Most upstream oil and gas projects in Abu Dhabi are joint investments between two or more international oil companies (IOCs). We anticipate that new investment opportunities, such as those expected following the expiration of the existing onshore concession in 2014, will likely also be awarded to consortia. Therefore, IOCs and national oil companies (NOCs) seeking to approach the Abu Dhabi government may wish to do so jointly.

Why a Joint Bid?

As set out in the first edition of this newsletter series, we anticipate that prospective bidders for upstream oil and gas projects in Abu Dhabi will adopt an approach based on four core elements:

  1. Technical expertise
  2. Acceptance of challenging economic terms – very low margin, high volume
  3. Ability to invest and access to financing
  4. Commitment to, and relationship with, Abu Dhabi

One strategy for new entrants that have some, but not all, of these four core elements covered may be to partner with companies that have the required complementary strengths. This could be an IOC partnership, an IOC-NOC partnership, or a “tag-along” arrangement, by which one or two minority partners follow the lead of a well-positioned contractor who would act as operator. In any given scenario, we would expect that companies would combine their respective strengths and approach ADNOC as a joint candidate. These types of arrangements are common in the upstream oil and gas industry globally, including in Abu Dhabi.

Recent years have seen an increase in partnerships between IOCs and the international arms of NOCs. NOCs and IOCs bring complementary resources and strengths to any project. Such a partnership may be limited to a tender-by-tender basis, or an IOC-NOC partnership could result in, or be part of, broader strategic alliances. Decision-makers who have a stake in the sustainable and efficient development of resources are considering a broader range of standing cooperative ventures between the two types of enterprises. (More on this topic is available here.)

Joint Bid Agreements

The Association of International Petroleum Negotiators (AIPN) publishes a suite of model contracts for the oil and gas industry, one of which is titled the “International Study and Bid Group Agreement.” This model agreement is a common starting point for companies looking to commit to a joint bid. In the case of Abu Dhabi, where there may not be a formal tender process, such an agreement can be adapted relatively easy to meet the needs of companies seeking to commit to a coordinated joint approach.

Some companies may reject the formal nature of a joint bid agreement and instead opt for a non-binding term sheet or a memorandum of understanding. But there are benefits to a binding joint bid agreement, the negotiation of which can force the parties to discuss the core commercial terms at the outset, so as to reduce uncertainty throughout a joint bid process.

A joint bid agreement used in Abu Dhabi, as a minimum, should cover the following terms:

  • Why: The purpose and scope of the agreement should be specified. The agreement should automatically terminate if the purpose of the agreement falls away.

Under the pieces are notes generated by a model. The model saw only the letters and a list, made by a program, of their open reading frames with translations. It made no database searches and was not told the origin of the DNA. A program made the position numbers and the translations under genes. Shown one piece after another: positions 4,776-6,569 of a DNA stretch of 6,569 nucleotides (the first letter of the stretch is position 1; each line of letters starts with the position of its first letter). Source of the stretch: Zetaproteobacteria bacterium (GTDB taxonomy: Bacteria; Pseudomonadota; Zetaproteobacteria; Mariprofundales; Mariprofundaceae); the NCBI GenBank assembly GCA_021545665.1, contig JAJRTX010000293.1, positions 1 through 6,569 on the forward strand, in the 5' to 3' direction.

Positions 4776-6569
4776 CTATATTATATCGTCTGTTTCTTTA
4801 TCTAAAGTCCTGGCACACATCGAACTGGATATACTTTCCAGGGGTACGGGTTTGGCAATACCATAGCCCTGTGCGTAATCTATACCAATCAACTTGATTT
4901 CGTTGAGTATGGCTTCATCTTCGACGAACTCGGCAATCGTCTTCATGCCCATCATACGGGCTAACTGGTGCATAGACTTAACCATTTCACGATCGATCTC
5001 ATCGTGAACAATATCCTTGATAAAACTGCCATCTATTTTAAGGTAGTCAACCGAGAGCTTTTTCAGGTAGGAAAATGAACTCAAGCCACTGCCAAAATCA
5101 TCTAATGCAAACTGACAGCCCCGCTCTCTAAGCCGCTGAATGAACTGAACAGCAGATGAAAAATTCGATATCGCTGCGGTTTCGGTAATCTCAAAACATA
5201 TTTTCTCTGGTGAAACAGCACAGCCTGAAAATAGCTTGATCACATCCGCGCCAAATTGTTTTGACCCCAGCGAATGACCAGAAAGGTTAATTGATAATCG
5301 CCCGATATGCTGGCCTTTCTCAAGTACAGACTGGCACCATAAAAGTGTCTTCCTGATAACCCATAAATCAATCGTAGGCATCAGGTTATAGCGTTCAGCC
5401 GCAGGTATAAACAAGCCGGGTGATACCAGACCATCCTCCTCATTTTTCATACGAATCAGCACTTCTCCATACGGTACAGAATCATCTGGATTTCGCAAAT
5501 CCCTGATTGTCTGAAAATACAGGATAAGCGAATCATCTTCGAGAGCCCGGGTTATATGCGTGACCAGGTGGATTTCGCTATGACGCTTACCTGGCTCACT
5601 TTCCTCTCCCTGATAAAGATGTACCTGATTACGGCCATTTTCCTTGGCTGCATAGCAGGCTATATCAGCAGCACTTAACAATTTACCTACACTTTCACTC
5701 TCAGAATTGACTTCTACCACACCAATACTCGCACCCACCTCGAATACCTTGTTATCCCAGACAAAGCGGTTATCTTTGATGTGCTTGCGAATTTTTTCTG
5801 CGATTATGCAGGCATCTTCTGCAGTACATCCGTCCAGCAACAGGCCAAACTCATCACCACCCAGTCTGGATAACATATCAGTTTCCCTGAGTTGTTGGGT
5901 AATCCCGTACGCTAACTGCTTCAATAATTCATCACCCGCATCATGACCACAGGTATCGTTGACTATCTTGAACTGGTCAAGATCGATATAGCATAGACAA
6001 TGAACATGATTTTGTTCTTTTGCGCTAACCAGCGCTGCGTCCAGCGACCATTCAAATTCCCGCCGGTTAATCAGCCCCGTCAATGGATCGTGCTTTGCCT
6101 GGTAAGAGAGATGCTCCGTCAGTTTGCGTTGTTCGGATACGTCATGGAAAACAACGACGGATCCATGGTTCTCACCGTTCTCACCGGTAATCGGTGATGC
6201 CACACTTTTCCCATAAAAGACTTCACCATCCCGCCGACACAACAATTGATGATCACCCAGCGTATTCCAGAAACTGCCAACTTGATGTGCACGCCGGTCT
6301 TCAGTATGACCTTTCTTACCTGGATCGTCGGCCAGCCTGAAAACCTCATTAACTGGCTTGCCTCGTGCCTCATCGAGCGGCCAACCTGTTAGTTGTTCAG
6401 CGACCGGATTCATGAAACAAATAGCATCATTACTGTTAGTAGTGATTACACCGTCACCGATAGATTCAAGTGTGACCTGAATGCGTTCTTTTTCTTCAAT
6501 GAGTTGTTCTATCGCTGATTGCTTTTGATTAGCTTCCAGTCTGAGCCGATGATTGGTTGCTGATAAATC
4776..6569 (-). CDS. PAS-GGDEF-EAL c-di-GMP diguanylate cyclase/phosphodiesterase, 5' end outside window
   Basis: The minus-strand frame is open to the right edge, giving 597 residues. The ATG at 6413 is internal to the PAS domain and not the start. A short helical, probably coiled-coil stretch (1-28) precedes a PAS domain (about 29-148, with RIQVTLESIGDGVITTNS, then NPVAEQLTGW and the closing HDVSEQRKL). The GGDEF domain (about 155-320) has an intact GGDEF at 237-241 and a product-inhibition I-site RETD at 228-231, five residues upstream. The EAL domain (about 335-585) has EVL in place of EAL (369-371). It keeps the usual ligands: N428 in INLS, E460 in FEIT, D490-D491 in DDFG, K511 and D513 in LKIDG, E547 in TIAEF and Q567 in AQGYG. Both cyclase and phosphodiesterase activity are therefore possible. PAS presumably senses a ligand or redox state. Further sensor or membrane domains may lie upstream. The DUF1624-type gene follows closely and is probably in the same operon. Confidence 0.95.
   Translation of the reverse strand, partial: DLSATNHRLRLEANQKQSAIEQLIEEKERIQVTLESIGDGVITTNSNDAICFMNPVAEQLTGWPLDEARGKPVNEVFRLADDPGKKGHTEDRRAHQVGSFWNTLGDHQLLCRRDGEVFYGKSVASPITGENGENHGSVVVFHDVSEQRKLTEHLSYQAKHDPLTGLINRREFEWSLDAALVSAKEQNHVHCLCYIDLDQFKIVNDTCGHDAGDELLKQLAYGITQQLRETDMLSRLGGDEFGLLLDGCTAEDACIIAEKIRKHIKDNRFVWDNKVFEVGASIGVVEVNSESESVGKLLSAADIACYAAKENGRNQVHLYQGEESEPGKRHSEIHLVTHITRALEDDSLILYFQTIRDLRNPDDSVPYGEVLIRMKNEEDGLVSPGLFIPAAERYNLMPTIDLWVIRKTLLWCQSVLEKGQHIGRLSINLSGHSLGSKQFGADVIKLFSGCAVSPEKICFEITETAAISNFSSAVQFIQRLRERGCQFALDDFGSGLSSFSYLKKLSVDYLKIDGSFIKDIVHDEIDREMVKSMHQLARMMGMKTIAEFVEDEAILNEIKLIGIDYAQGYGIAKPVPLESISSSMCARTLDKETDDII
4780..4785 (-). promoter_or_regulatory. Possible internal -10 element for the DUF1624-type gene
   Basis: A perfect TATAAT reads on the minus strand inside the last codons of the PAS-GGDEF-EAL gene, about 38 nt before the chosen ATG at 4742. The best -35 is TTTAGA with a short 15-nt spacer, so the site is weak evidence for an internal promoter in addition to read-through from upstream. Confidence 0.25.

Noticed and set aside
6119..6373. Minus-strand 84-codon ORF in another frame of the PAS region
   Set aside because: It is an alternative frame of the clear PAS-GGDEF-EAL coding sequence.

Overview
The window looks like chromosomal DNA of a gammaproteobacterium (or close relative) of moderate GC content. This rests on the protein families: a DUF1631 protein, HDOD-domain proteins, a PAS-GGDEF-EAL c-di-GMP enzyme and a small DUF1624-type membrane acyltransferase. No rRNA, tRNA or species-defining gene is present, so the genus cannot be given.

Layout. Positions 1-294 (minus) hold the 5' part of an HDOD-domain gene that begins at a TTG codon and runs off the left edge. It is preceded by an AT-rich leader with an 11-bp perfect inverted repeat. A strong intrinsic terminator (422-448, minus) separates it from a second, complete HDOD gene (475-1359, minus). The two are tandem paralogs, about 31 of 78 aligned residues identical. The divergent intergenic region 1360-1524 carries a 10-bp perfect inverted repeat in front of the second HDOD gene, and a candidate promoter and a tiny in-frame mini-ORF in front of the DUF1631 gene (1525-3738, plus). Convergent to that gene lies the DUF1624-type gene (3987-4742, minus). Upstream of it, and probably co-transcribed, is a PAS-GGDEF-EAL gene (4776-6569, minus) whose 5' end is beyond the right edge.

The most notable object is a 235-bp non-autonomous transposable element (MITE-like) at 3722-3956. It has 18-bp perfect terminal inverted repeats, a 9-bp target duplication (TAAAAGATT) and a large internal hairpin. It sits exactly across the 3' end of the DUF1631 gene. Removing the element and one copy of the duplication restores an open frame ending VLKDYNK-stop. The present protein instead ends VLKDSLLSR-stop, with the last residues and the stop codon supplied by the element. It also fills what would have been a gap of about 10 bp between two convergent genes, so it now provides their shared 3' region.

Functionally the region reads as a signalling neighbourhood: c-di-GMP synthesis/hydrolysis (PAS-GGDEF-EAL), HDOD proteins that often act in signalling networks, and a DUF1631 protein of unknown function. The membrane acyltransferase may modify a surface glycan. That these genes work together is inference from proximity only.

• When: Most joint bid agreements are for short-term periods. An agreement for use in Abu Dhabi may be comparatively long-term (perhaps a year). Termination may be an option if a commercial deadlock arises where key terms cannot be agreed. In the case of three or more participants, it may be desirable that the agreement allows for one party to withdraw without the agreement terminating amongst the remaining parties.
  • What and Where: The scope of the joint bid may be for all projects in Abu Dhabi, or it may be narrowly defined, such as to one field or one project. If the agreement only covers some areas or projects, the areas and projects not subject to the agreement should be expressly carved out.
  • Exclusivity: The parties to the joint bid should be locked into their relationship. Naturally, none of the parties will want to commit resources and time to a relationship that could see the other party walk away and partner with another contractor.
  • Formation and Operation of Joint Bid Committee: The agreement should establish a joint bid committee through which the parties coordinate their joint bid by way of nominated representatives. The committee should meet regularly, share information, and evaluate the economics of any potential investment. Announcements by all parties to the agreement regarding their prospective bid should always be made jointly. Bid committee procedures, including voting thresholds, should also be pre-agreed.
  • Funding: Typically, each party bears its own costs, except where otherwise approved by the bid committee. The representatives of each party on the bid committee may be authorized to commit certain funds on behalf of the parties for use in the joint bid.
  • Confidentiality: A confidentiality agreement should be signed prior to the discussions that precede the negotiation of a joint bid agreement. The prior agreement may be incorporated into the joint bid agreement or replaced by the new provisions of the joint bid agreement.